Where do you think you rank when it comes to being heard? I'm not just referring to the role you're in and people needing to listen to you. But more so the message and feeling with which you come across. Being in a leadership role requires skills that help define your presence. One of which is your voice. Think about when you've listened to a CEO or a Founder speak; how did they sound? Those who command attention have practiced the way they speak, and when breaking down this skillset even further, tone, pitch, and projection are significant factors.
According to voice coach Roger Love, your voice is the number one most powerful communication tool you have. Love has worked with many keynote speakers and famous singers including Suzie Orman, Tony Robbins, Selena Gomez, and Gwen Stefani. In his podcast The Voice of Business Success he talks about how you need to have a great voice to be successful in business. Love references an interesting 2010 study by Watson Wyatt Worldwide on how communication affects ROI concluding that your ability to communicate your message through the sound, tone and projection makes a direct impact on your productivity and a company’s ROI: Your communication skills matter.
Love recommends that it is very helpful for you to watch those whose voices you seek to emulate. For myself, I enjoy listening to Barbara Corcoran and Oprah Winfrey. It is clear that they have practiced their speaking habits for years. By studying their examples you’ll learn that most influential people have something in common: The tone of their voice.
He also suggests recording yourself speaking, and then playing it back to yourself. Each time you hear yourself, ie; when your tone goes up or down; is louder or softer – you’ll know where you can improve. Doing this repeatedly will add to your confident soft skills.
In the case of Brian Tracy – who wrote Speak to Win – Tracy explains that not everyone is born with the ability to speak well and how great speaking is a learned skill. For voice projection, one technique he provides is to stand outside and practise talking to what surrounds you; that this tactic works especially well in a large field. Another is to practice reading poetry aloud with putting energy and emphasis on various words. Once you gain more experience in projecting your voice, you will feel more comfortable speaking with confidence in front of real life people. But keep this in mind – know your audience. If you’re interacting with someone who hears the faintest of sounds, you don’t need to project your voice as much as you would with someone who is hard of hearing.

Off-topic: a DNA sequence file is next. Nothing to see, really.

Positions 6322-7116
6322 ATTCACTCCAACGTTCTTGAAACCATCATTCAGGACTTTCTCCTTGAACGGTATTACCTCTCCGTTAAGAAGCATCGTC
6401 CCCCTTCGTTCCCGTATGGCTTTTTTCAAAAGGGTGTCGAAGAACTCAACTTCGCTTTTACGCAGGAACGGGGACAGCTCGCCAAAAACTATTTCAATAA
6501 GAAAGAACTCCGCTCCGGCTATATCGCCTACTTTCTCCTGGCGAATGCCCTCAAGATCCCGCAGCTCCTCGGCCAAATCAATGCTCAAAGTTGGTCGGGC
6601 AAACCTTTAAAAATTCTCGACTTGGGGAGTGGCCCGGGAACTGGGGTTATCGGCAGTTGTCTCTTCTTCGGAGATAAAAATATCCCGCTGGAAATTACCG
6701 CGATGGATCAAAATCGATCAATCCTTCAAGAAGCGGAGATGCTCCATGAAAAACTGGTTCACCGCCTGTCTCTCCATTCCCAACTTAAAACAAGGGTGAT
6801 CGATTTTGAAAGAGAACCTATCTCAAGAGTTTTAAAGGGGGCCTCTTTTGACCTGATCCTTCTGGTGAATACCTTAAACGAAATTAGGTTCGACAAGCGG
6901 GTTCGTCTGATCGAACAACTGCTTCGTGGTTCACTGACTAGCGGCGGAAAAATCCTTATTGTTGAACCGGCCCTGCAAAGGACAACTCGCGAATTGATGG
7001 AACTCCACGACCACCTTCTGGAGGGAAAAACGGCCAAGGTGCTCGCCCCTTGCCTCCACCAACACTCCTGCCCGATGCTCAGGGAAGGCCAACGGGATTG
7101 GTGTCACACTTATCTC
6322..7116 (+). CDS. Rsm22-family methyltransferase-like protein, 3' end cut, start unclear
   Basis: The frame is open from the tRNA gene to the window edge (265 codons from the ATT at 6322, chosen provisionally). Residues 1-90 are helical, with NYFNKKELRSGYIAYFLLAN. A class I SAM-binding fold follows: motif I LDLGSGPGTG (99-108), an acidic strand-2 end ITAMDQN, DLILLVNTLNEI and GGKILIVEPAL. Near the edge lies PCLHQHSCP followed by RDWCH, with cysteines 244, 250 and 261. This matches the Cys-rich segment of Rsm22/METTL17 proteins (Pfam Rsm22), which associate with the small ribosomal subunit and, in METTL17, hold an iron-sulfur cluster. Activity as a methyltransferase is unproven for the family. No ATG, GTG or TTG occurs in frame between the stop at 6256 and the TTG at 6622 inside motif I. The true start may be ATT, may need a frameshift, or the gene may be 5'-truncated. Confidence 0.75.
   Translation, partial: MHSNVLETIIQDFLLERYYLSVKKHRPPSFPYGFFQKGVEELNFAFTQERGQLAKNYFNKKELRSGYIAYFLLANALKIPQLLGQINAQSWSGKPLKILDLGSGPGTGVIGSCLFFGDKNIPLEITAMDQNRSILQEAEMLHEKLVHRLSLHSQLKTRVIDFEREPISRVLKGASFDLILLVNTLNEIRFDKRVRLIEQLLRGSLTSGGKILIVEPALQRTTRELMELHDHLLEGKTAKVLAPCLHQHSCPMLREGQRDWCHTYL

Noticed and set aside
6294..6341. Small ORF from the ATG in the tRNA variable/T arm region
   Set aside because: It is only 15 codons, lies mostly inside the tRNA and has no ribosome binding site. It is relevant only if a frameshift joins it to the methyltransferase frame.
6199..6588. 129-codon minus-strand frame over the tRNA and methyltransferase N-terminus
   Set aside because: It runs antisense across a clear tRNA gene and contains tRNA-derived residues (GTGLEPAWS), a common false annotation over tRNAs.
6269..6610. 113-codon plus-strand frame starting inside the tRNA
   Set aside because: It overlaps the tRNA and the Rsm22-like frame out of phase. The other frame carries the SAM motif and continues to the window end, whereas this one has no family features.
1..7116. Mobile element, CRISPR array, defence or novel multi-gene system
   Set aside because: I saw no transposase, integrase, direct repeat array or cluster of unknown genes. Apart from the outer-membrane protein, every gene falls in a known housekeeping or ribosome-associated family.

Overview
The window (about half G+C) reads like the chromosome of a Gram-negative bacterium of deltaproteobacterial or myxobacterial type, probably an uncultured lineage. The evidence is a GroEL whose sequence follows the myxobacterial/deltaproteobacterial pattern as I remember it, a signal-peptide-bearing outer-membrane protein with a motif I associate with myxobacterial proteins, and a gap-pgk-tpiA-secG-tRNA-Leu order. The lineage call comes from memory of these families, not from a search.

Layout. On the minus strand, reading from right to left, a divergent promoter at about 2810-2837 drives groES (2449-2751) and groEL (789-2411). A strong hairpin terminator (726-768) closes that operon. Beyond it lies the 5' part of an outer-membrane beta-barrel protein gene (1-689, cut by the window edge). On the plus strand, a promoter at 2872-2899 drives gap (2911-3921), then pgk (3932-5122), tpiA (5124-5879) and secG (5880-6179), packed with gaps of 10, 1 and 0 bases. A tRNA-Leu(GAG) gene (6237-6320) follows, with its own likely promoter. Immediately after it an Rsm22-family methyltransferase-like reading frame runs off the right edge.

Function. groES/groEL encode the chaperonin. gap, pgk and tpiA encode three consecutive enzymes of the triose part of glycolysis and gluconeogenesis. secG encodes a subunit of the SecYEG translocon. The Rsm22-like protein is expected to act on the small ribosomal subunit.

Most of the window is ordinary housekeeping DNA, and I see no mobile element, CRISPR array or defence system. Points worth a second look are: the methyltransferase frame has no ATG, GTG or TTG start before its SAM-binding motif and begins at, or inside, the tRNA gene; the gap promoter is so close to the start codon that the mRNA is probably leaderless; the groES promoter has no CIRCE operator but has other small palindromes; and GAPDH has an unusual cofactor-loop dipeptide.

Regarding your pitch, a study developed in 2017 showed that changes in your pitch is influenced by your interaction with someone’s social status and position. If you are around someone who you perceive as having a higher social status, you are likely to speak with a higher pitched voice. And vice versa – they are more likely to speak with a low tone of voice; reflective of being calm and in control. If this is the case, should you speak with a lower pitch of voice, you will come across as someone who is more calm and in control. And so I ask you: How do you come across to others with the pitch of your voice now?
When you focus on your voices tone, projection and pitch, not only will you convey your message better to others, you’ll improve your self confidence and reputation for polished communication along with it.
About the author, Janika LeMaitre
Jan is a certified etiquette advisor, specializing in personal brand strategy. Her mission is to provide life-changing soft skills for business owners and industry trail-blazers to self-manage and evolve their reputation. Jan is certified with the Protocol School of Washington® and The British School of Excellence™. In addition, she is the board president of Women's Business Group Connects, and as a second-generation Rotarian, proudly serves as a board director at the Rotary Club of Weston & Wayland.
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